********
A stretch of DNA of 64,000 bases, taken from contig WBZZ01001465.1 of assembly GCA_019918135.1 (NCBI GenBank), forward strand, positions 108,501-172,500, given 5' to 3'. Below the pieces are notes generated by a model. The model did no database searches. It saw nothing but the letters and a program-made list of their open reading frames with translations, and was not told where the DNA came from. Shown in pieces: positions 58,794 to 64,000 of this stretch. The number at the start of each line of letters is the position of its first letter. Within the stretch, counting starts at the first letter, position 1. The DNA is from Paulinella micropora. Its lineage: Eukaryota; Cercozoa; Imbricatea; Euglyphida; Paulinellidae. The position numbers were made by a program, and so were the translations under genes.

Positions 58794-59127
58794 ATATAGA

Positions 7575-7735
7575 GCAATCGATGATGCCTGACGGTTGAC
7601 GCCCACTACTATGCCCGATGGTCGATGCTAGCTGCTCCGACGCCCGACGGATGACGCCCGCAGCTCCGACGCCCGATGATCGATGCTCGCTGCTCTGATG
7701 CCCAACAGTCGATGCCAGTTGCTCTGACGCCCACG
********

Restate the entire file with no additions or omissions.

A stretch of DNA of 64,000 bases, taken from contig WBZZ01001465.1 of assembly GCA_019918135.1 (NCBI GenBank), forward strand, positions 108,501-172,500, given 5' to 3'. Below the pieces are notes generated by a model. The model did no database searches. It saw nothing but the letters and a program-made list of their open reading frames with translations, and was not told where the DNA came from. Shown in pieces: positions 58,794 to 64,000 of this stretch. The number at the start of each line of letters is the position of its first letter. Within the stretch, counting starts at the first letter, position 1. The DNA is from Paulinella micropora. Its lineage: Eukaryota; Cercozoa; Imbricatea; Euglyphida; Paulinellidae. The position numbers were made by a program, and so were the translations under genes.

Positions 58794-59127
58794 ATATAGA

Positions 7575-7735
7575 GCAATCGATGATGCCTGACGGTTGAC
7601 GCCCACTACTATGCCCGATGGTCGATGCTAGCTGCTCCGACGCCCGACGGATGACGCCCGCAGCTCCGACGCCCGATGATCGATGCTCGCTGCTCTGATG
7701 CCCAACAGTCGATGCCAGTTGCTCTGACGCCCACG